Companies give Skunk Works lip service because we’ve been so successful running ours. The bottom line is that most managements don’t trust the idea of an independent operation, where they hardly know what in hell is going on and are kept in the dark because of security (Page 309)

  • Skunk Works was so successful, but people are still opposed to the idea of “Skunk Works” within their own companies because of ego issues.
  • Skunk Works was so successful because they were given the freedom to operate. No overbearing managers. No office politics. Just build whatever that gets the mission done.

Also if Kelly Johnson was alive today, he would be the definition of a badass builder leading the American Dynamism movement.

Models of the design were sent to the wind tunnel labs at the University of Michigan, where a young engineering student named Clarence Johnson contradicted the positive findings of his faculty advisers, who praised the design to Lockheed’s engineering team. Johnson, who was twenty-three, warned Lockheed’s chief engineer at the time that the design was inherently directionally unstable, especially with one engine out. Lockheed was sufficiently impressed to hire the presumptuous young engineer. (Page 123)

  • Challenge the status quo! Risk to be exceptional than to be merely average.

Kelly surrounded himself only with the kind of can-do guys that made American aerospace technology preeminent. To him, the word “impossible” was a gross insult. (Page 210)

  • To be exceptional, surround yourself with the exceptional who can challenge any “impossibles.”

Kelly turned to retired General Jimmy Doolittle, who was a key Eisenhower adviser on military and intelligence matters, as well as a board member of Shell Oil. Doolittle put the muscle on Shell to develop a special low-vapor kerosene for high altitudes. The fuel was designated LF-1A. The rumor about the LF abbreviation was that it stood for “lighter fluid.” The stuff smelled like lighter fluid, but a match wouldn’t light it. Actually, it was very similar in chemistry to a popular insecticide and bug spray of that era known as Flit. Once our airplane became operational, Shell diverted tens of thousands of gallons of Flit to make LF-1A in the summer of 1955, triggering a nationwide shortage of bug spray. (Page 139)

  • Maintain a good network.

That night we had a big party and we all got smashed. “Tony, you did a great job today,” Kelly said to me. Then he challenged me to an arm wrestle. The guy was strong as two oxen, but what the hell. He banged my arm down so hard he almost busted my wrist. I had it all bandaged up the next day. “What in hell happened to you?” he asked me. He was so soused he didn’t even remember arm-wrestling me.” (Page 148)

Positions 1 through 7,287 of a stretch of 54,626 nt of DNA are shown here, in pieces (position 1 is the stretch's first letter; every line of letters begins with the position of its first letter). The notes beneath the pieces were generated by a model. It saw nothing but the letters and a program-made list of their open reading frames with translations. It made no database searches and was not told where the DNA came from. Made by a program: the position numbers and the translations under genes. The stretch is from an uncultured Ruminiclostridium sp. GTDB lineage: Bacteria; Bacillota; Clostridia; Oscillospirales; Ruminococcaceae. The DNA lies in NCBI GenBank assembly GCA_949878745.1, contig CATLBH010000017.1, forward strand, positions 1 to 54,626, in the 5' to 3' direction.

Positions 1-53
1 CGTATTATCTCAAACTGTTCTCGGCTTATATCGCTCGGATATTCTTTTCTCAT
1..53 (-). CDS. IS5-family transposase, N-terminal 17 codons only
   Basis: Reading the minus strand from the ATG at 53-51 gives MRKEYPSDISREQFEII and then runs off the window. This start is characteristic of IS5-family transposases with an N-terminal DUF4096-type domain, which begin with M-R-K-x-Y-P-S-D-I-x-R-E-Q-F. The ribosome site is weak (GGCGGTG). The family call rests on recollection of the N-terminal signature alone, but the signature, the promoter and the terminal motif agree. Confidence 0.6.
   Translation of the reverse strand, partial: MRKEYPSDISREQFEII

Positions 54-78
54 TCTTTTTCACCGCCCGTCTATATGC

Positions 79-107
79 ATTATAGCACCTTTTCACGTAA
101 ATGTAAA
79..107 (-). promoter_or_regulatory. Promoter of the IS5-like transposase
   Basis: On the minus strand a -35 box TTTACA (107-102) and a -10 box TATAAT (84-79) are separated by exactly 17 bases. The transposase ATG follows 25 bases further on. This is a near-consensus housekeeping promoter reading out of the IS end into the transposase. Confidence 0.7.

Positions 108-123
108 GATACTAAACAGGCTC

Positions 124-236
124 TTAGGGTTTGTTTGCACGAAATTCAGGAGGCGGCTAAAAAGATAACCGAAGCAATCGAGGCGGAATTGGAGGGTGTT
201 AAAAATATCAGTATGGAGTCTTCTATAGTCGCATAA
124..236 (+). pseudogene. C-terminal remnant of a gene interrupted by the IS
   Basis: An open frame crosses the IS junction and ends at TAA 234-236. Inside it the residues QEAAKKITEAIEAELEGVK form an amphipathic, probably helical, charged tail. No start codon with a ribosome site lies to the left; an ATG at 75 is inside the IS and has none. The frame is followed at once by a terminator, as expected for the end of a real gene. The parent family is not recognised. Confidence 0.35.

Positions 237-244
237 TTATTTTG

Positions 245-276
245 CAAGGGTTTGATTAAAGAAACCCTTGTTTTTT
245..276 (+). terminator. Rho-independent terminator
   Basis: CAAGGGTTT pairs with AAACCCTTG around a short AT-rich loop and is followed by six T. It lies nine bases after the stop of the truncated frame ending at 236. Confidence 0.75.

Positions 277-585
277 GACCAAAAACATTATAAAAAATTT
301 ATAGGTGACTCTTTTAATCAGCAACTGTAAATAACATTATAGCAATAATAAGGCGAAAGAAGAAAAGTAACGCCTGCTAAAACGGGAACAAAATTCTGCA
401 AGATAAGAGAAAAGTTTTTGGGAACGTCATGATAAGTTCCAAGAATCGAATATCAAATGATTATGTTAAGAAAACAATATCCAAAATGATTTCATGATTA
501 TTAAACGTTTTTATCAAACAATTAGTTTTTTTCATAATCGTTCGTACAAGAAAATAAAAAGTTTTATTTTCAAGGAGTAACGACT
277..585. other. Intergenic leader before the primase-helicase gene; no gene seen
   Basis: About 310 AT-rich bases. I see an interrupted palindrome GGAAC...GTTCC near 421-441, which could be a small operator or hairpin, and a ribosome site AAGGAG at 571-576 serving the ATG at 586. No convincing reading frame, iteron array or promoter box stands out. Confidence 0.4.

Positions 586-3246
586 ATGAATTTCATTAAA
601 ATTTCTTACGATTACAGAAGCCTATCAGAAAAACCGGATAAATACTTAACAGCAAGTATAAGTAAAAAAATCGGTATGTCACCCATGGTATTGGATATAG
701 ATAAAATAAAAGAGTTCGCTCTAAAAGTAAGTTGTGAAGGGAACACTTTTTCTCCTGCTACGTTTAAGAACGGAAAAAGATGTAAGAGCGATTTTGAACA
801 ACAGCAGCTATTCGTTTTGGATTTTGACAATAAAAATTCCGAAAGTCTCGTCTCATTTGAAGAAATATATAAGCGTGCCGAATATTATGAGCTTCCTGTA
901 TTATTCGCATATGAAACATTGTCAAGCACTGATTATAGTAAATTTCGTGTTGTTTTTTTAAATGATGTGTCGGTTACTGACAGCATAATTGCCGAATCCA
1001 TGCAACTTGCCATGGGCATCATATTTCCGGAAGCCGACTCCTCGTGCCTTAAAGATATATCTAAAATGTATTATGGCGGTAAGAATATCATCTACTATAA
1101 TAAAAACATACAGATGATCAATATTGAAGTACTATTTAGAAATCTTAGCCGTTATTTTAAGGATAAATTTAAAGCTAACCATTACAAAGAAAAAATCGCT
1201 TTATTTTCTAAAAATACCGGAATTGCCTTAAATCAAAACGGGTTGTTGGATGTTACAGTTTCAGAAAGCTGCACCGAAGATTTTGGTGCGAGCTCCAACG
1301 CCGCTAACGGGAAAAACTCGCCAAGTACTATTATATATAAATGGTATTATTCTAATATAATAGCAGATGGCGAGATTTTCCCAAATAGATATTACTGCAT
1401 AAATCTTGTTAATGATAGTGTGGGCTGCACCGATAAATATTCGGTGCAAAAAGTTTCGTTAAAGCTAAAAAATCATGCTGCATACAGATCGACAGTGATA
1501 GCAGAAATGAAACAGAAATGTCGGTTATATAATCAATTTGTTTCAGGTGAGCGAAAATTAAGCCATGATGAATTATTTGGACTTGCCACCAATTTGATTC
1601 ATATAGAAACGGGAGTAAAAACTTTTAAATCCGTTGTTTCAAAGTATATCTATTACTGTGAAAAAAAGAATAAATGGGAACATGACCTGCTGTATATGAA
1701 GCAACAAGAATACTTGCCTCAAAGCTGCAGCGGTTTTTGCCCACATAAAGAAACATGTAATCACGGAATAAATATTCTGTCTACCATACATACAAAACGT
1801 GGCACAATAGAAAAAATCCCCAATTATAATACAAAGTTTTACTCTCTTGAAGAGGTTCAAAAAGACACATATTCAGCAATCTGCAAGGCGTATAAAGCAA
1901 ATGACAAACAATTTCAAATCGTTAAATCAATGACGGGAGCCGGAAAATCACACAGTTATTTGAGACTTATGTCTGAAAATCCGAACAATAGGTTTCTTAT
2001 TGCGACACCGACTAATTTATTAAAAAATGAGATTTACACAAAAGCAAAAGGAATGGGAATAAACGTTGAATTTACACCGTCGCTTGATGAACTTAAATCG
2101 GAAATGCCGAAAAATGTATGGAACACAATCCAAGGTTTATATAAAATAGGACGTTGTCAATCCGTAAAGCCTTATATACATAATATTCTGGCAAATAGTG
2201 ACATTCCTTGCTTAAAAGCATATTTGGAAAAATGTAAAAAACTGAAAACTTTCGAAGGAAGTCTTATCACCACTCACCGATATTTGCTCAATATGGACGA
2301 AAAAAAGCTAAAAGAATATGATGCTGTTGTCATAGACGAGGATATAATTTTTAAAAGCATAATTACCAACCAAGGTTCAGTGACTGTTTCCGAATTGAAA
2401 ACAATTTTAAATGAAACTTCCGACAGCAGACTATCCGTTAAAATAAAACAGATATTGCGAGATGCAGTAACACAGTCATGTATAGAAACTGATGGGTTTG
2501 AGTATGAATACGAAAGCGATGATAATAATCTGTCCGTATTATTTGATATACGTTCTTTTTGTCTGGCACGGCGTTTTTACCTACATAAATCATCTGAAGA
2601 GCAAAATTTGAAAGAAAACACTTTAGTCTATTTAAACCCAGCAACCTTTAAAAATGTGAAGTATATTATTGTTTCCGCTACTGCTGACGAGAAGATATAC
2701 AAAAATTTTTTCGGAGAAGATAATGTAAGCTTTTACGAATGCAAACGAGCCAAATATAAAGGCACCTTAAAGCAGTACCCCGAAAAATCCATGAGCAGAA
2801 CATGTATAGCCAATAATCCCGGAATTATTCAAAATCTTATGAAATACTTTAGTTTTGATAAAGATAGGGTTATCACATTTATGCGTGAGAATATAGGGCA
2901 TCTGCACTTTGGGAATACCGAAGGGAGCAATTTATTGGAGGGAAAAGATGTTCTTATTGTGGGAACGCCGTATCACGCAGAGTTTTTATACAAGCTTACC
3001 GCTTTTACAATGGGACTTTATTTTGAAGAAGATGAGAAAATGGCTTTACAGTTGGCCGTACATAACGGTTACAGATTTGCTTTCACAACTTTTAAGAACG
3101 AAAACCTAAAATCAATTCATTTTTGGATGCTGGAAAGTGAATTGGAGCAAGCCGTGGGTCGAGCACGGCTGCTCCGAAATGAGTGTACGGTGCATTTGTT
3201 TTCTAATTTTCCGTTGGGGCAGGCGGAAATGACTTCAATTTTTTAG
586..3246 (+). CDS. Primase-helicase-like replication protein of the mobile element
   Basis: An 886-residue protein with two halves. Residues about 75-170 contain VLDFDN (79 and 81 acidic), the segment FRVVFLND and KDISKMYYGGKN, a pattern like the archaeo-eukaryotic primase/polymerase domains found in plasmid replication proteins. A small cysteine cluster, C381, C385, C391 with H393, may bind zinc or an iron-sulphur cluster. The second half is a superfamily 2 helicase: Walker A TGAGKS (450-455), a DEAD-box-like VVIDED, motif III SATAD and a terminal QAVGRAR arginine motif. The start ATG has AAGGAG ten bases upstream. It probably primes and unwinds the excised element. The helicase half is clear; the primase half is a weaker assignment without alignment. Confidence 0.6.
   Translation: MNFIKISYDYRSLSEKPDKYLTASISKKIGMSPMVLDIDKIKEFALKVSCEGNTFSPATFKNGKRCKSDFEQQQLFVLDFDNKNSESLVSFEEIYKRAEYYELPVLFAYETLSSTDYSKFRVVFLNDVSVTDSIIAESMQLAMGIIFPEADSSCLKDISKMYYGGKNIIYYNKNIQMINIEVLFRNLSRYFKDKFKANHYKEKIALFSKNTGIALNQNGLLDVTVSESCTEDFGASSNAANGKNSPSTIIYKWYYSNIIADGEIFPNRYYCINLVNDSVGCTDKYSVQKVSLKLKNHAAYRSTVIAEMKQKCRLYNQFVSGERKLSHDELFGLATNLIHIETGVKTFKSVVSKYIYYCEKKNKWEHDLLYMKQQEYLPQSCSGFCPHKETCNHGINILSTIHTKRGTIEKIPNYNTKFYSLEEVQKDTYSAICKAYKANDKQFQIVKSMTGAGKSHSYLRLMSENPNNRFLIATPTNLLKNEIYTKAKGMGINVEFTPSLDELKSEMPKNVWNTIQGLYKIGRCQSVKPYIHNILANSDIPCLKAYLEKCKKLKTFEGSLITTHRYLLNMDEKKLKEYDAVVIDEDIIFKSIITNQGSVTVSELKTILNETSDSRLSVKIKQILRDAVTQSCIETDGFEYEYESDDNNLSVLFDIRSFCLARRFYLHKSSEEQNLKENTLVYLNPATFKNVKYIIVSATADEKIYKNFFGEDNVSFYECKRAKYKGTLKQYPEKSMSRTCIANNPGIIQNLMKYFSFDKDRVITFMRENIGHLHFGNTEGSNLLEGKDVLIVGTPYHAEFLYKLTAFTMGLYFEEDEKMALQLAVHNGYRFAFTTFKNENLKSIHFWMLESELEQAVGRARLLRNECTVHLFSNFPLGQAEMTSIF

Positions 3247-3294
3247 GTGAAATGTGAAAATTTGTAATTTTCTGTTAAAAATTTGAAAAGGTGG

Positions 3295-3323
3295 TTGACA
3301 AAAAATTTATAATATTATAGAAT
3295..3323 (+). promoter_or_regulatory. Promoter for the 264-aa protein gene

• Somehow not only the best aerospace engineer that ever lived, but was buff as fuck and parties regularly.

Hell, in the main plant they give raises on the basis of the more people being supervised; I give raises to the guy who supervises least. That means he’s doing more and taking more responsibility. But most executives don’t think like that at all. Northrop’s senior guys are no different from all of the rest in this business: they’re all empire builders, because that’s how they’ve been trained and conditioned. Those guys are all experts at covering their asses by taking votes on what to do next. (Page 309)

  • Kelly Johnson on recognizing talent, being fair, and being a fearless builder-leader.

Kelly said what he meant and meant what he said, and he couldn’t care less about who was offended. I remember attending one black-tie affair with him in late 1974 at which Barry Goldwater, a general in the Air Force Reserve, was being honored with an award, and half the Air Force high command was present. Kelly was asked to make a few remarks. He said: “I’ve never got in trouble making a speech on engineering. But over the years I’ve learned what not to say. I’m an expert at that. For instance, I will not say that if we had followed the policies of the man we are honoring tonight we would not have made such a shambles of the Vietnam War as we did. Nor would I say how stupid we were in the same war to take the guns out of our fighter aircraft and then send our pilots into combat with such a cost-saving training program that few of them had fired even a handful of air-to-air missiles before facing the enemy. And for gosh sakes, I won’t say that the Israeli air force using the same kind of U.S. aircraft against the same kind of MiGs scored about four times the victory ratios that we did, using better pilot training and tactics!” (Page 312)

  • Be honest. Say what you mean.

Clarence “Kelly” Johnson was an authentic American genius. He was the kind of enthusiastic visionary that bulled his way past vast odds to achieve great successes, in much the same way as Edison, Ford, and other immortal tinkerers of the past. When Kelly rolled up his sleeves, he became unstoppable, and the nay-sayers and doubters were simply ignored or bowled over. He declared his intention, then pushed through while his subordinates followed in his wake. He was so powerful that simply by going along on his plans and schemes, the rest of us helped to produce miracles too. (Page 320)

On Venture Capital, People, and Leadership

There were surprisingly a lot of lessons applicable to understanding venture capital, people, and leadership.

On several occasions, Kelly actually gave back money to the government, either because we had brought in a project under budget or because he saw that what we were struggling to design or build was just not going to work. Kelly’s motto was “Be quick, be quiet, be on time.” (Page 14)